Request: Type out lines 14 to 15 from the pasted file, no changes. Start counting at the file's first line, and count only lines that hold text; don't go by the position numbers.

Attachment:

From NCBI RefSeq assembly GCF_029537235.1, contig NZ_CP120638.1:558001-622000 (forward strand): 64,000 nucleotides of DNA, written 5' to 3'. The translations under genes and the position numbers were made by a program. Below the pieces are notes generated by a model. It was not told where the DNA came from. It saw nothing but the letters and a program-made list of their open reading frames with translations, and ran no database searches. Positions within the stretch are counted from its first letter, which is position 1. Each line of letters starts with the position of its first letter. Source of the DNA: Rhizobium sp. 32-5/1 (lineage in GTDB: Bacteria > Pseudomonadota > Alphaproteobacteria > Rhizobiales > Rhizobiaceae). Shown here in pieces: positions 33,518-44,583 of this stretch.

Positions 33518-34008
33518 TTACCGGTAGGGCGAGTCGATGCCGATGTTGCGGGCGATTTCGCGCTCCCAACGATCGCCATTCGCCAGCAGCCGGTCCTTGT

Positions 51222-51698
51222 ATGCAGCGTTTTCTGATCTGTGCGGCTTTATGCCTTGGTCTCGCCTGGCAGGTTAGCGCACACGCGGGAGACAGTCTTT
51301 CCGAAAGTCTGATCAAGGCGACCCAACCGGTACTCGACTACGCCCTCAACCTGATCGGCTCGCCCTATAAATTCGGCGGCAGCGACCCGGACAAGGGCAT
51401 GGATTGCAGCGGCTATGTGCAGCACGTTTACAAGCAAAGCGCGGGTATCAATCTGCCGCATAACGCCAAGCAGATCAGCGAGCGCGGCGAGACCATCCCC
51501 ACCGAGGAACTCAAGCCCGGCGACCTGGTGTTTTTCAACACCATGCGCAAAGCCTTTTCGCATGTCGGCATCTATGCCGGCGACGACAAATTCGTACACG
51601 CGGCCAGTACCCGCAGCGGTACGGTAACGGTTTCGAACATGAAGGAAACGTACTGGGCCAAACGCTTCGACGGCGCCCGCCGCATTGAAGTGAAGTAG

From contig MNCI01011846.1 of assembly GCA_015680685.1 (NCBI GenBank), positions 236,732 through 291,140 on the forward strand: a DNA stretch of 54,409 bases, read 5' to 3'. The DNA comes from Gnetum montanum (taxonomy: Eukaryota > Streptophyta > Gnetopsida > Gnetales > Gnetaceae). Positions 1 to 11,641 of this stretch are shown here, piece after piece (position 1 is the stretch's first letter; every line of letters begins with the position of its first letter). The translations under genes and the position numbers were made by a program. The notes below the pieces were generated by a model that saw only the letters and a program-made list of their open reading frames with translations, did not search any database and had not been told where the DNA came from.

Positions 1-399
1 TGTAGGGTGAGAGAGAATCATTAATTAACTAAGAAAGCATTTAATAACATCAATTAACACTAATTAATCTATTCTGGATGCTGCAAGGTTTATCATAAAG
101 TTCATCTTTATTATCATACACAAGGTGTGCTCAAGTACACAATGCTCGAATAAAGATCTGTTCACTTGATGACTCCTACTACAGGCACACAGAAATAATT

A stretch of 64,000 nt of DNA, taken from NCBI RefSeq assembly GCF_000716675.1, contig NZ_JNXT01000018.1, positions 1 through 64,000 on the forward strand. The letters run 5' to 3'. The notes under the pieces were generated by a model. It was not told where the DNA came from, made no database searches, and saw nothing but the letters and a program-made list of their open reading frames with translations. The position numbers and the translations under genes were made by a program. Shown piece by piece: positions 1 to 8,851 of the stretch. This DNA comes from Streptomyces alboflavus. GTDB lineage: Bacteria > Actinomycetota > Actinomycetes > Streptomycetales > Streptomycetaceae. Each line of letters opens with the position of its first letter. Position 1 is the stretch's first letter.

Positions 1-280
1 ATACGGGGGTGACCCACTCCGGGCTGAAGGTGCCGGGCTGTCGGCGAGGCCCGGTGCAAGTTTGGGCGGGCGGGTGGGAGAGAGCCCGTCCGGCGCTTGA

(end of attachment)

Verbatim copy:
A stretch of 64,000 nt of DNA, taken from NCBI RefSeq assembly GCF_000716675.1, contig NZ_JNXT01000018.1, positions 1 through 64,000 on the forward strand. The letters run 5' to 3'. The notes under the pieces were generated by a model. It was not told where the DNA came from, made no database searches, and saw nothing but the letters and a program-made list of their open reading frames with translations. The position numbers and the translations under genes were made by a program. Shown piece by piece: positions 1 to 8,851 of the stretch. This DNA comes from Streptomyces alboflavus. GTDB lineage: Bacteria > Actinomycetota > Actinomycetes > Streptomycetales > Streptomycetaceae. Each line of letters opens with the position of its first letter. Position 1 is the stretch's first letter.

Positions 1-280